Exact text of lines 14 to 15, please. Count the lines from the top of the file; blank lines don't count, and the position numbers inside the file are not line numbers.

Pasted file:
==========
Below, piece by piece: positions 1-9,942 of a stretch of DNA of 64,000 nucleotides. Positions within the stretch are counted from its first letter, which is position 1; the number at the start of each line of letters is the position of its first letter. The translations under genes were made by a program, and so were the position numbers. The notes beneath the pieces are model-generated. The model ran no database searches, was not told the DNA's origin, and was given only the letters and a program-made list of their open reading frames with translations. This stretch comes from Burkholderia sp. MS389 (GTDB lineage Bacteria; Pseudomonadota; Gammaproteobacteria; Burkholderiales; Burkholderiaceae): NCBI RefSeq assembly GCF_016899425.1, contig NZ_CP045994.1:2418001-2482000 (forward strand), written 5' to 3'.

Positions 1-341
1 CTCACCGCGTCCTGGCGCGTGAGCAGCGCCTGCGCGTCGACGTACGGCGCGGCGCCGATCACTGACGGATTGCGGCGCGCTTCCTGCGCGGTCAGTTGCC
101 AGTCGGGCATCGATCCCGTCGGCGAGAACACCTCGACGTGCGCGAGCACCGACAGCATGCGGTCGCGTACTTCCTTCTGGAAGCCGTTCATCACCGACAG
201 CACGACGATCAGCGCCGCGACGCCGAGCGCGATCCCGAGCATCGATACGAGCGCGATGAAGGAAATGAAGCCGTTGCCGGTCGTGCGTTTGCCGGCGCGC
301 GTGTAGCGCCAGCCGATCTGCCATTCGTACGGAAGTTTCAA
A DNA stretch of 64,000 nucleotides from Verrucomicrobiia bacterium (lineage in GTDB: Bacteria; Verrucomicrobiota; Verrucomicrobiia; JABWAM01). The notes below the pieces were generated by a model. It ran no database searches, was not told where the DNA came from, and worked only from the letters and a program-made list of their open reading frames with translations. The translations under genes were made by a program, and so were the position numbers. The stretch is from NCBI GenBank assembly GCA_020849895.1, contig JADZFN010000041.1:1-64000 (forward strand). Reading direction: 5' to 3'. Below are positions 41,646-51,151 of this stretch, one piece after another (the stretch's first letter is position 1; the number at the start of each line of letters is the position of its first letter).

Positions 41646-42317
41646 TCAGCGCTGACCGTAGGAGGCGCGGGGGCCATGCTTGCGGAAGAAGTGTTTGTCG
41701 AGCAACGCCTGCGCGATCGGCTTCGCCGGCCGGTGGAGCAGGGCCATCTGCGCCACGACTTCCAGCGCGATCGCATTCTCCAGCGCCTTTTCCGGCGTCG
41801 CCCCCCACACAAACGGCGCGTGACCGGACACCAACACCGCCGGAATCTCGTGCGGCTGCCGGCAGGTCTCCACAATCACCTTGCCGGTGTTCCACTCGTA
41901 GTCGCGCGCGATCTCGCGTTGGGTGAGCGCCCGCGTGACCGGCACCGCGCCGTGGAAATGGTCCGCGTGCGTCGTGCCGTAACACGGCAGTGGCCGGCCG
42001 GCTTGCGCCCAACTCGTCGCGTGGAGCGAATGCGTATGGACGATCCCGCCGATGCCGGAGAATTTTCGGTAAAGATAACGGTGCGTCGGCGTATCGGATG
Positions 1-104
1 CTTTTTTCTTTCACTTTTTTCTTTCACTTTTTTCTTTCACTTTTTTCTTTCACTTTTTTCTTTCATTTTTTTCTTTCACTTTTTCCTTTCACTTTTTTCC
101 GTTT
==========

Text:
Positions 1-104
1 CTTTTTTCTTTCACTTTTTTCTTTCACTTTTTTCTTTCACTTTTTTCTTTCACTTTTTTCTTTCATTTTTTTCTTTCACTTTTTCCTTTCACTTTTTTCC